Dear Jewish Fairy Godmother:
I need to lose 30 pounds and have for years. My good friend and
neighbor needs to lose 150. Despite the weight gap, her health on
blood tests is better than mine, sigh. I’ll spare you the medical details.
I am supposed to eat one set of foods and she another. She has said
she’s willing to give up sugar in solidarity with me, if I will give up
coffee for her. Frankly I feel like I am already making so many
sacrifices and changes that my morning cup of coffee is going to be
one of the few pleasures left. But I don’t want to lie to her, and even
though my last thirty will take longer than her first thirty, I am
committed to supporting her, I am willing to be her ally until she
makes her goal. This is gonna be along haul. Do you have ideas for
how to make it work for both of us?
Dear Getting Ready:
If you’re level of commitment to your own diet is reflected in your
ambivalence about supporting her, then I predict she’s going to make
more progress than you are. You need to accept the fact that you’re
undergoing a major life change, one that you say you’ve needed to do
for a while and that you want to be ready for. Clearly neither of you
got to where you are by being self-disciplined or self-denying. To make
it work you need to have clearer rules that you stick to and that you’re
willing to lose with. But they do not have to be the same or to be any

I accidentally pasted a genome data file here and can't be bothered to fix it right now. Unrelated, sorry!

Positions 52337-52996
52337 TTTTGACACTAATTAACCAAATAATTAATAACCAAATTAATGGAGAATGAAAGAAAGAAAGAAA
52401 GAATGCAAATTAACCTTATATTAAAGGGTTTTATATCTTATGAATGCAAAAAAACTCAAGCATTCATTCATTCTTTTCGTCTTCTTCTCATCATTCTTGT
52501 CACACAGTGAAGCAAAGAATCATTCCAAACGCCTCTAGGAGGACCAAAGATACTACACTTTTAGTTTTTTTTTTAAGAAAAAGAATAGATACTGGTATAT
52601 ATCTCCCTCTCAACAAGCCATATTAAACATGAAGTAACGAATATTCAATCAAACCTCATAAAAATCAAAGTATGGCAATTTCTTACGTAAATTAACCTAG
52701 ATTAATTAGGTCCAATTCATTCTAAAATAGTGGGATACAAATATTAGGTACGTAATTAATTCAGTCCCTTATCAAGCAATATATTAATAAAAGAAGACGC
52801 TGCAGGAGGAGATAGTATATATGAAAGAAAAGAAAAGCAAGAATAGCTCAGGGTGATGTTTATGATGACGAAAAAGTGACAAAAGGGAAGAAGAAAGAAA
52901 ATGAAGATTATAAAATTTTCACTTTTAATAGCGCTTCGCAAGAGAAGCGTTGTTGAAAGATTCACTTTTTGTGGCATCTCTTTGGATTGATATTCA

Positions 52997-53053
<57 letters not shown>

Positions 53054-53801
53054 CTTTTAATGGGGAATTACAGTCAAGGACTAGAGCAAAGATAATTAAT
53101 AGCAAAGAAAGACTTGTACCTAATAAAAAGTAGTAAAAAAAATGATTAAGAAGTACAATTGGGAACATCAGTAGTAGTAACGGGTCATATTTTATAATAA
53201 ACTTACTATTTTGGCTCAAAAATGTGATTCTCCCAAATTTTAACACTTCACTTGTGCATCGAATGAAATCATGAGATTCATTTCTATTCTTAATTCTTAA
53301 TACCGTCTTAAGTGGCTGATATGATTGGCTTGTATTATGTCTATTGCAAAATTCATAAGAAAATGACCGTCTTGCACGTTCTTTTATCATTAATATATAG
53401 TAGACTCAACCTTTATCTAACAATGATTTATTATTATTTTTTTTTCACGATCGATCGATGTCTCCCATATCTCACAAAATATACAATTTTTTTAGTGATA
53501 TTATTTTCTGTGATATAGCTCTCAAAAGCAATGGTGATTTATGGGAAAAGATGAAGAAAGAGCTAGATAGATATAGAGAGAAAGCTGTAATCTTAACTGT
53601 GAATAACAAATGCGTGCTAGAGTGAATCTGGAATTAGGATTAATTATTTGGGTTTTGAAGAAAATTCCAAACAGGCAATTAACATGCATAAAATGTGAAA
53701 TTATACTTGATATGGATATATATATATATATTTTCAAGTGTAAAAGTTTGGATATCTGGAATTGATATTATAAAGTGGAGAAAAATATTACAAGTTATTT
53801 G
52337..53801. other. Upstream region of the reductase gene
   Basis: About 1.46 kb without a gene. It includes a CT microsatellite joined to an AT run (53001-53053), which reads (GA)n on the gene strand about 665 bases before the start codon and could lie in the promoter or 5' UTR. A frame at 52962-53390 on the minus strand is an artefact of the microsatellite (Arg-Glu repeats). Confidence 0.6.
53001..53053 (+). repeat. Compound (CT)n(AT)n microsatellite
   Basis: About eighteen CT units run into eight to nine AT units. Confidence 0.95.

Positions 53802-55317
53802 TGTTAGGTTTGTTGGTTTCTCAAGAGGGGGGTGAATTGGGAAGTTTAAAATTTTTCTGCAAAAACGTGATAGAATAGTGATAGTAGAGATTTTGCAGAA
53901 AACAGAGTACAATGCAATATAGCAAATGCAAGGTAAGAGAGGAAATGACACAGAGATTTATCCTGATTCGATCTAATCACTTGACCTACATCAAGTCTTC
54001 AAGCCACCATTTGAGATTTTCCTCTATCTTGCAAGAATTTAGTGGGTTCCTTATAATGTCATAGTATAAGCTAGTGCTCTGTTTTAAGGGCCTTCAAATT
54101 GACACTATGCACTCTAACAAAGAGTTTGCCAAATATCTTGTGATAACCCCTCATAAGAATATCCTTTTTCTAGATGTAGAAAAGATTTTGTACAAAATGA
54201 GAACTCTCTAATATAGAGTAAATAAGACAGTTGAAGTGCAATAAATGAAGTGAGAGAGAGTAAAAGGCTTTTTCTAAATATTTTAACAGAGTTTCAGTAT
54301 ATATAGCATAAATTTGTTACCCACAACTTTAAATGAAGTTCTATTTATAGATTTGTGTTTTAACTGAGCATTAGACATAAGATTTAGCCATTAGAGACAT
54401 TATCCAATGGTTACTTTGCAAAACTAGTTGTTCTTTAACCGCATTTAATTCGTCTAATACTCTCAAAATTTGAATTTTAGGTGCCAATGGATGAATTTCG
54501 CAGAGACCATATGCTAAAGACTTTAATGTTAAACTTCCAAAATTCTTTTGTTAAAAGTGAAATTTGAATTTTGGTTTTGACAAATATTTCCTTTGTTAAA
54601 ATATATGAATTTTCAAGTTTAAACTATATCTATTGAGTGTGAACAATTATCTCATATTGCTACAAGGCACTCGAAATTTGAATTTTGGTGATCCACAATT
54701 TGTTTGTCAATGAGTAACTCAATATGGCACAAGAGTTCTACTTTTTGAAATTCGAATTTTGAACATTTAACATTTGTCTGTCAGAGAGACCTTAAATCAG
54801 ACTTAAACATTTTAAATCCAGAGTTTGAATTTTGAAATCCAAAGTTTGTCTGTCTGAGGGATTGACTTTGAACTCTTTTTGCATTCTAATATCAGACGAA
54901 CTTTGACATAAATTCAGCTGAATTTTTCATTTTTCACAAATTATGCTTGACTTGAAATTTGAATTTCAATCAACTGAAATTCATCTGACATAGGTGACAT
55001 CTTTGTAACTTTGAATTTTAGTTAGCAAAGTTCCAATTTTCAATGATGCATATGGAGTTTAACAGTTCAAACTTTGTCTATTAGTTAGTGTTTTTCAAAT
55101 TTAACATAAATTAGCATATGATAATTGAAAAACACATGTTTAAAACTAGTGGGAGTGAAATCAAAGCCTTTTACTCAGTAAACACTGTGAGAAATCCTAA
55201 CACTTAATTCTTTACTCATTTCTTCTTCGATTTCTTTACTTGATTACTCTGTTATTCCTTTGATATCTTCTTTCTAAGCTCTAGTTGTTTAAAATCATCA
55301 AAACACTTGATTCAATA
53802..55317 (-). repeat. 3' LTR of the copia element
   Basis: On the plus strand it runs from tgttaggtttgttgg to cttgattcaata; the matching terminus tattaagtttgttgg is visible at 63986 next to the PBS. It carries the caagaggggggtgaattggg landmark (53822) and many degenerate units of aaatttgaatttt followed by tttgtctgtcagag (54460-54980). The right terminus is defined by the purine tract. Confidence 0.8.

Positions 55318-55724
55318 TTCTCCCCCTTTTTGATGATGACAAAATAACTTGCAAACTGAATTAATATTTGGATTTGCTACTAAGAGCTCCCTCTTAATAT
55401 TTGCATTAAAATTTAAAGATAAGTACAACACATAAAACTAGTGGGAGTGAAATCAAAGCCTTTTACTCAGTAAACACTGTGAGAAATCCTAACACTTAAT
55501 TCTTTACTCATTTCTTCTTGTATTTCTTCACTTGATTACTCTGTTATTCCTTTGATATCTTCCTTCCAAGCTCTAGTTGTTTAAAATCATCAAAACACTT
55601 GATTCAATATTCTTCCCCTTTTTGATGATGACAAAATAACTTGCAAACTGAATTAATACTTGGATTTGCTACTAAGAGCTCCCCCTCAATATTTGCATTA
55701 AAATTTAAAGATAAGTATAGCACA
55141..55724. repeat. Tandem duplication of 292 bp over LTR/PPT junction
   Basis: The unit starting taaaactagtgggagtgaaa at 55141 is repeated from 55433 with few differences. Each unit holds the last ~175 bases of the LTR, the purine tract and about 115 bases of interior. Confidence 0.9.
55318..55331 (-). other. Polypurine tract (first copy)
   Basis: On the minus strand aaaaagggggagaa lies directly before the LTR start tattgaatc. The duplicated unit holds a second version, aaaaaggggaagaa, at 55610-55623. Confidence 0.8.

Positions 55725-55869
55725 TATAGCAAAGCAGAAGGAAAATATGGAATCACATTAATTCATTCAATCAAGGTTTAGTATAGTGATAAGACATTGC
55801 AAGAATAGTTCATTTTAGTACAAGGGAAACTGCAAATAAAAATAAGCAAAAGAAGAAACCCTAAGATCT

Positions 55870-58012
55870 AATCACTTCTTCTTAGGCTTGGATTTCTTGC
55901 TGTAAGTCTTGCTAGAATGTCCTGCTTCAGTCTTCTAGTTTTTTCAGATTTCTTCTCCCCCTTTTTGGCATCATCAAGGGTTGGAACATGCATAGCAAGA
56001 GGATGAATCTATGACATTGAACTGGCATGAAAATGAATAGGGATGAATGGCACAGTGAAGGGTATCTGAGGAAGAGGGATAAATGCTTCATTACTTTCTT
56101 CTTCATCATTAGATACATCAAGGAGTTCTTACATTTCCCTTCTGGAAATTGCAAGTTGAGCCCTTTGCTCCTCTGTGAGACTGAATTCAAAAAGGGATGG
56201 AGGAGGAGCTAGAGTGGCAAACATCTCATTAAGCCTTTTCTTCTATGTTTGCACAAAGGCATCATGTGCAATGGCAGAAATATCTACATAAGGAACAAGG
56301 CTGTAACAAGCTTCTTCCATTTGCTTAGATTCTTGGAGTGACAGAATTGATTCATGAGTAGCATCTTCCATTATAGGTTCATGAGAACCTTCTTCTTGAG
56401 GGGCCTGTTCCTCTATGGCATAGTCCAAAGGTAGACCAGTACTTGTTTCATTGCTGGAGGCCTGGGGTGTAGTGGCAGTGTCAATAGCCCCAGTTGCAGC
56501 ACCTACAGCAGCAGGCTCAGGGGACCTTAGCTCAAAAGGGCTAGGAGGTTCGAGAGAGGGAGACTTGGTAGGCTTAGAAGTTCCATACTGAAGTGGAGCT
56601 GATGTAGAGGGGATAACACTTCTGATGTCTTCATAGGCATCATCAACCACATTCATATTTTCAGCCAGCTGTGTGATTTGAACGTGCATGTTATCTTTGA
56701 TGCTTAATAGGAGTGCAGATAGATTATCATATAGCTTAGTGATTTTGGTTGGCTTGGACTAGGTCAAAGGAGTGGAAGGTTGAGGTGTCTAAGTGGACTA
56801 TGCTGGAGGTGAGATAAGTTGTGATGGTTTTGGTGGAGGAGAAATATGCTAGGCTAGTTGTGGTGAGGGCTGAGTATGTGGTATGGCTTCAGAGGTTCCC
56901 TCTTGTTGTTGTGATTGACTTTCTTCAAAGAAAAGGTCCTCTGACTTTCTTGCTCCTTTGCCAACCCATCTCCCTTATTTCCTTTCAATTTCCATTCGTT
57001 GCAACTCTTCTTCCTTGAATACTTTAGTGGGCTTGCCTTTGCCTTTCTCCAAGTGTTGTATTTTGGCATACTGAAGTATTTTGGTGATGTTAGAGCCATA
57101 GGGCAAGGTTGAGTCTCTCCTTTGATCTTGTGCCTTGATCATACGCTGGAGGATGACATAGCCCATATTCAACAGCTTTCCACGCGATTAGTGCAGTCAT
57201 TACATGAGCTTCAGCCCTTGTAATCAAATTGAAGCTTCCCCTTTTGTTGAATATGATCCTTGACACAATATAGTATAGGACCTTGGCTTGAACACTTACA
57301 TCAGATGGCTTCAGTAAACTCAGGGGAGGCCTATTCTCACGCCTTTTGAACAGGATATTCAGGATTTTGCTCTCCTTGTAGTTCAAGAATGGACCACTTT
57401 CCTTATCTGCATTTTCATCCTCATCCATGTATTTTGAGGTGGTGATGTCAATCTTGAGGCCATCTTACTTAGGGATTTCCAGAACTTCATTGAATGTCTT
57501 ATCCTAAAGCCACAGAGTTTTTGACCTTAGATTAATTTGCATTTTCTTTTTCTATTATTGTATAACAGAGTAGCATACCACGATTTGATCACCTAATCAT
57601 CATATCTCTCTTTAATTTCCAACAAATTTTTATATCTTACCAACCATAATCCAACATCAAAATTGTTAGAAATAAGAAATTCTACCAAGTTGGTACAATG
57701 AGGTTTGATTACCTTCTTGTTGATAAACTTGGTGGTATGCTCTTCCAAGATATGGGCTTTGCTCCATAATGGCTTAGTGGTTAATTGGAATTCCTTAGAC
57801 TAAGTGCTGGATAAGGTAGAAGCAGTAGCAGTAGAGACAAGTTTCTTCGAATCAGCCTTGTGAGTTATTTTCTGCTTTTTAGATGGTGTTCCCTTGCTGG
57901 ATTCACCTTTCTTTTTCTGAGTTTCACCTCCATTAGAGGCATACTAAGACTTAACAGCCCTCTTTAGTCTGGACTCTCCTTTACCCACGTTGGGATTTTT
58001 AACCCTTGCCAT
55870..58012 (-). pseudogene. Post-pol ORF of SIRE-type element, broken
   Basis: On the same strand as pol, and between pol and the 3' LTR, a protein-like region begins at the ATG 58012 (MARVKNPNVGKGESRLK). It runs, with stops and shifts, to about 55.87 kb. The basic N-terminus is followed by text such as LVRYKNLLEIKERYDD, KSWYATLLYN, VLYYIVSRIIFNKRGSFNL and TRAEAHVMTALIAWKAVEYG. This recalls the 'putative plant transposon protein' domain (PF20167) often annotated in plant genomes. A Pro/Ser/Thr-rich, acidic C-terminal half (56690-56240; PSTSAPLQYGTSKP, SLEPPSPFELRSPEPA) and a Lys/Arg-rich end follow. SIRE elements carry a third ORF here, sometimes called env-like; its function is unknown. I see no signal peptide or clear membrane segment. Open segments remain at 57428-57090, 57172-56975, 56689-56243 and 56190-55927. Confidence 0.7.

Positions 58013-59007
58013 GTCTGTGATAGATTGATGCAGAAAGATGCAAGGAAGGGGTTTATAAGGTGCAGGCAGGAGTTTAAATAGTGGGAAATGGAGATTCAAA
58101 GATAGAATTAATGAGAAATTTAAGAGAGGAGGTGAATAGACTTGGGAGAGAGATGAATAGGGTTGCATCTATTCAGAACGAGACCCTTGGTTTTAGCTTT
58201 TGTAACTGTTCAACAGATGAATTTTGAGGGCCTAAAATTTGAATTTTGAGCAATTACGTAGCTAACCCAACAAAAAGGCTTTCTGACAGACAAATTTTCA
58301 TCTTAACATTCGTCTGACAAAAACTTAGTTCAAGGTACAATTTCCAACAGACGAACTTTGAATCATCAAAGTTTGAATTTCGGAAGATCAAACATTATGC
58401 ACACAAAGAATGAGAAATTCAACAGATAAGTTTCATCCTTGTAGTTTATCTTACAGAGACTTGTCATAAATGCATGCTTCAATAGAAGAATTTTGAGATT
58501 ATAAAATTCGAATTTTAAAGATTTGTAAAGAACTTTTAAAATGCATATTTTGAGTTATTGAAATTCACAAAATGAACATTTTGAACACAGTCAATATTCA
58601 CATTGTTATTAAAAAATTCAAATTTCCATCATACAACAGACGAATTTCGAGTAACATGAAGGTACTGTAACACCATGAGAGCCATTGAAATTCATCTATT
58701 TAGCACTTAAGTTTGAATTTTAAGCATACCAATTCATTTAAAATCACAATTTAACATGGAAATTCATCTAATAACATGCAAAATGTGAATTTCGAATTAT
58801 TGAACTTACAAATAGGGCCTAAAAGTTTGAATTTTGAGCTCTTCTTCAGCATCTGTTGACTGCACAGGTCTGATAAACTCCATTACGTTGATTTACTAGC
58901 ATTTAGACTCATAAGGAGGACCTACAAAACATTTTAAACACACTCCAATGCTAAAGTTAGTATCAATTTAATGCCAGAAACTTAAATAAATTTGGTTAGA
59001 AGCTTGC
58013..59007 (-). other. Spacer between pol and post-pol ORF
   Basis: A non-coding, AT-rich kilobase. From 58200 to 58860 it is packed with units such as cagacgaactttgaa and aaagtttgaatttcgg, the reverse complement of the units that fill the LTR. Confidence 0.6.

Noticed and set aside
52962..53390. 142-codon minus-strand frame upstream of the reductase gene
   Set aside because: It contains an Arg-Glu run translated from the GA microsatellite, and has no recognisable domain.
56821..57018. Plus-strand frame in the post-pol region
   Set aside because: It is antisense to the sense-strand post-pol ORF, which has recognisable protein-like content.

more egregiously difficult than they have to be.
Agree on regular meetings, say weekly, to weigh in and talk about
what’s working and what’s hard. Set a time for walking together, say a
mile or so around the local blocks, several times a eek. That’s different
form the weigh in. It’s to be friends and talk about things other than
your diets o that your whole friendship doesn’t revolve around this one
On the denial swap, tell her the truth: you’re ready to support
her for the long run, and that you’ll try to ready yourself to give up
coffee, but you’re not ready to do it now. Say you appreciate what’s she’s offered, and it might help her anyhow, but best to focus on what
you each need to do, not to add an extra layer of difficult or unease.
Most important, build in some goals and rewards for when you hit
milestone events, like 10 pounds lost. Buy a new plant for the garden
or go to a concert together. Remember how lucky you are to have one
another. Limit your lattes to one a day, and do it for the long run.